“So the last will be first, and the first will be last.” Matthew 20:1-16

“Some of us are “doing better” than others. Some live in better neighborhoods, have better jobs, and earn more money. It seems that some people get better rewarded than others. Is this fair? Why should the economy not be prosperous for everyone? Of course, maybe we are just envious? The Bible tells us that God has provided for us all but challenges our generosity and pride…

We are like those hired laborers, and God is like the owner of the vineyard. Jesus is telling us not to be like the resentful laborers. He reverses the understanding of how things work. His kingdom works differently than our world. He is not proposing this as the way to organize our labor practices. These contrasts underlie the different between the two realms. Jesus concludes bu pointing out that this is what the kingdom of heaven is like, not by saying, “And this is how you run a vineyard”!

The lesson we learn is that those that come late to faith are not at a disadvantage. Likewise, those who are involved in the church from birth are not advantaged. No one gets an automatic front seat in heaven. This is a hard teaching from Jesus. What He is telling us is that God rewards us with unexpected goodness. We are being warned and encouraged at the same time. It is a warning that we should not think we are above those outside of faith. To the contrary, we have a service to perform by brining them to faith in Christ. It is encouraging because God is so generous in His offer of grace.”

David Cowan in Economic Parables: The Monetary Teachings of Jesus Christ (Downers Grove: IVP, 2006) 51-56.

After prayer in a quiet corner at San Francisco en route to Seoul and Manila to speak in various settings and to teach at Asian Theological Seminary over the next three weeks, I feel led to quote from great books that I expose to my students in my Faith and Finances course.

Cowan richly points us to the unexpected goodness of God. That’s what God’s generosity and our generosity should look like. It should not follow the norms of this realm but the patterns of the kingdom. In that sense, it should humble the proud while lifting up the lowly.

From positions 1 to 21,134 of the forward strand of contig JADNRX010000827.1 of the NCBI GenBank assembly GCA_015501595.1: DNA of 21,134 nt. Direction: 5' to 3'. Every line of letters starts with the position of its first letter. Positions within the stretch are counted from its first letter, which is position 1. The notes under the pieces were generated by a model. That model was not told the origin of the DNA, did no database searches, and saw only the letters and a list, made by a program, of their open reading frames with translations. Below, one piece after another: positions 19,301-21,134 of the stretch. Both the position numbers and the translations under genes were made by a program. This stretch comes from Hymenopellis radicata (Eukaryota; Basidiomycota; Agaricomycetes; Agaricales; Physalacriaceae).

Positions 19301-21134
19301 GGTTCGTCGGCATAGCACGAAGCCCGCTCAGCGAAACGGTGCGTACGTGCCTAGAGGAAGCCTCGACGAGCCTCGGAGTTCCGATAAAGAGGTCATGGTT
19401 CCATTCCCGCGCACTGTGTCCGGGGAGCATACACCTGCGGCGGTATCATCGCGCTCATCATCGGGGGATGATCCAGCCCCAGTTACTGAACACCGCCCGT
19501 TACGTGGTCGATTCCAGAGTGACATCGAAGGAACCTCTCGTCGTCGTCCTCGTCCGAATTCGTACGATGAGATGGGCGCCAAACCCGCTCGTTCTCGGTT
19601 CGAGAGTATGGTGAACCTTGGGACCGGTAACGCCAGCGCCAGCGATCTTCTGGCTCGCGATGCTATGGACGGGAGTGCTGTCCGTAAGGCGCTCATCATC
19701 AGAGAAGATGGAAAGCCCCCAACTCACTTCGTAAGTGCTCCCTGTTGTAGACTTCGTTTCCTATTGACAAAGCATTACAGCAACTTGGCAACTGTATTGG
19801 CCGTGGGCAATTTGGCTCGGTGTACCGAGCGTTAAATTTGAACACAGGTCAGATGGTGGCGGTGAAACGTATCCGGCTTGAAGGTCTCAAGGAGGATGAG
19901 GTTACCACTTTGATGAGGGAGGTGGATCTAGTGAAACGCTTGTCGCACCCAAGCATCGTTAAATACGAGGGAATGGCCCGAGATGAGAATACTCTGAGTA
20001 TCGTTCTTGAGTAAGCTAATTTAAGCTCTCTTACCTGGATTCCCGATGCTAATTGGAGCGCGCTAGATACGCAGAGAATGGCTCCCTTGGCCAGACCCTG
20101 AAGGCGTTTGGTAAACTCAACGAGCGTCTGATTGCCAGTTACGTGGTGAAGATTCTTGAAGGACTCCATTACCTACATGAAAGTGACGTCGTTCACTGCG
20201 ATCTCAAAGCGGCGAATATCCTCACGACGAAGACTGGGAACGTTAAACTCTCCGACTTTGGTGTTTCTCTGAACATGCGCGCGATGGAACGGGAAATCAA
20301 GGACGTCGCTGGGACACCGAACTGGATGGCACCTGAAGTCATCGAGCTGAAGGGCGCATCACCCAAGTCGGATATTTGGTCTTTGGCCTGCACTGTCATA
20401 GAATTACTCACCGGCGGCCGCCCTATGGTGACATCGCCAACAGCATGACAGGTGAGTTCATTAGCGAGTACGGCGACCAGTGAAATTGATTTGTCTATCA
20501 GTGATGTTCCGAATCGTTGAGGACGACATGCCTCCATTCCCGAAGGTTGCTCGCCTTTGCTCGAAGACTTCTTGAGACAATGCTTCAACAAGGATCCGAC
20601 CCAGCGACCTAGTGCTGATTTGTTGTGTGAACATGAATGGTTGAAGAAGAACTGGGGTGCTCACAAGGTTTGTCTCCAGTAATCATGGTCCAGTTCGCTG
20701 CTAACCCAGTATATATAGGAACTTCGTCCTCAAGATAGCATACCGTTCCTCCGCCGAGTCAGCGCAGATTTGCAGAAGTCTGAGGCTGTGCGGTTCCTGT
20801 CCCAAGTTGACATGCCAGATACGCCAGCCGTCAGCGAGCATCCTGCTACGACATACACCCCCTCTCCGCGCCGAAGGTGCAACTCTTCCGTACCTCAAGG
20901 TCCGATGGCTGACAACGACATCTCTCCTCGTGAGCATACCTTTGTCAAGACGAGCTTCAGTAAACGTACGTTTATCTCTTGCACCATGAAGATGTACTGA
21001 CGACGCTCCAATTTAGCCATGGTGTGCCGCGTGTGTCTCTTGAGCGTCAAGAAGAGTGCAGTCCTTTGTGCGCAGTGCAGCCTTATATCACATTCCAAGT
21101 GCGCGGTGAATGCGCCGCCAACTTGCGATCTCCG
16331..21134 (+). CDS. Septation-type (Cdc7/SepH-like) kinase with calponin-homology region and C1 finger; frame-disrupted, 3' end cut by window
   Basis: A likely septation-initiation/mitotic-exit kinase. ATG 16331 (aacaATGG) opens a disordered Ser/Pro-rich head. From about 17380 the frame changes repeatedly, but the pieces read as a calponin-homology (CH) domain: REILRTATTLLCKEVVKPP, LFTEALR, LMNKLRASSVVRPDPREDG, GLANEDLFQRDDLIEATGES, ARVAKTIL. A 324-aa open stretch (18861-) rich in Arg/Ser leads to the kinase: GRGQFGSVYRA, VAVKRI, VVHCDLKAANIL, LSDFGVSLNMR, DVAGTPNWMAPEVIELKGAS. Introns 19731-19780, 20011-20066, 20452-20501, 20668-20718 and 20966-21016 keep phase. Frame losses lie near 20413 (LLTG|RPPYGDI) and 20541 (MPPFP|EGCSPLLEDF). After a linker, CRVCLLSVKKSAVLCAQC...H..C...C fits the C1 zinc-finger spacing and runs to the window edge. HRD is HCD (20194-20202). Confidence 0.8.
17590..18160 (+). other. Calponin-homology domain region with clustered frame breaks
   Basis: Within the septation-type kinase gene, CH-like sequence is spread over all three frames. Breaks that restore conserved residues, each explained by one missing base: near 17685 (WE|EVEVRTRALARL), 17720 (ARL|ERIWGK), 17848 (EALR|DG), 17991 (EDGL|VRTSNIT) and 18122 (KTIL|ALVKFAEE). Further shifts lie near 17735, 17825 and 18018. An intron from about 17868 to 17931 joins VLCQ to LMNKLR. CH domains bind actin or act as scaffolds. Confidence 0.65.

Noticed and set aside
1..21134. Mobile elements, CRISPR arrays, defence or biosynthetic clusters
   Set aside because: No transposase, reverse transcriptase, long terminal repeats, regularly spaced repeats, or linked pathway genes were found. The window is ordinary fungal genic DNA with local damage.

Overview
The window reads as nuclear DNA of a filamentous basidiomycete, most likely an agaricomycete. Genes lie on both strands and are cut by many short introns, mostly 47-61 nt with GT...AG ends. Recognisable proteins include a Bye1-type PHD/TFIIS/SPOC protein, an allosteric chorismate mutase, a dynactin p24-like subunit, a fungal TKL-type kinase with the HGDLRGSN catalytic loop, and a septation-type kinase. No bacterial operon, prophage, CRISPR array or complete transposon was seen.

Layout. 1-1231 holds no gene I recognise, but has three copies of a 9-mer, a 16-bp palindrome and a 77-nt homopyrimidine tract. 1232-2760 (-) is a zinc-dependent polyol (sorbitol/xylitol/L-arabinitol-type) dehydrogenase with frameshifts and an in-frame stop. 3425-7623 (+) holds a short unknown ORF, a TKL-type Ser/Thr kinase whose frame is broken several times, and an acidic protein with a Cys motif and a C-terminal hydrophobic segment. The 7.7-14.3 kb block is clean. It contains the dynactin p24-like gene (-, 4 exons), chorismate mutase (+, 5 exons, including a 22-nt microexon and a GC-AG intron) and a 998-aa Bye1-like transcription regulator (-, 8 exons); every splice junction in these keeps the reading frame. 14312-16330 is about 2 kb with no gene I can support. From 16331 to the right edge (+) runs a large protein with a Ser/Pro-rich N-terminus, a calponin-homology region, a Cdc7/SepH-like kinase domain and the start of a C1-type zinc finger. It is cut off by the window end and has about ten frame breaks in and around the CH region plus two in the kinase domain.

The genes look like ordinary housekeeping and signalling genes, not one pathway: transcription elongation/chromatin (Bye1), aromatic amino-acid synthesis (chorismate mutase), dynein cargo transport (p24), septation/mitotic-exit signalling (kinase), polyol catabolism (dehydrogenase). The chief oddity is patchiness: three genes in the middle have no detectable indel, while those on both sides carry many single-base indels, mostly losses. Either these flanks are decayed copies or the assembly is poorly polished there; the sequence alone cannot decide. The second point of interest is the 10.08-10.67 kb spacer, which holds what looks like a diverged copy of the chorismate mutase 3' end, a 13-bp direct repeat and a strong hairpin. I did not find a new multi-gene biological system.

Shortly I depart for Seoul. A hundred years ago, that nation was poor and oppressed. Thanks to missionaries who sacrificed their lives, the gospel spread and was widely received. Many in Korea would attribute their current material prosperity to the obedience of many in following Christ.

What I love about the Korean Church is the “unexpected goodness” they extend to others. Per capita, they are the #1 missionary sending nation in the world. They want everyone, especially the most disadvantaged, to know about Jesus. Their generosity shines through their unmatched missionary zeal.

What about you? When you read the parable do you cry foul with the workers? Or do you look beyond the earthly message to find the eternal lesson? Since the first are last and last are first, that puts everyone on the same plane. It’s rather humbling isn’t it. In response, we get to dispense the same shocking grace to others.

And I will remind my students that when we intentionally extend “unexpected goodness” to the least deserving, we show the world what the kingdom is like. These are not random acts of kindness, but subversive (countercultural) distinctly Christian efforts to make known the generosity of God.

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Gordon D. Fee: What’s wrong with prosperity theology?

Beloved, I pray that in all respects you may prosper and be in good health, just as your soul prospers. 3 John 1:2

“First, despite all protests to the contrary, at its base, the cult of prosperity offers a man-centered rather than God-centered theology. Even though one is regularly told that it is to God’s own glory that we should prosper, the appeal is always made to our own selfishness and sense of well-being. In fact, the only one who could possibly believe this non-biblical nonsense is someone who wants to, and the only reason one would want to is because of its appeal to one’s selfishness…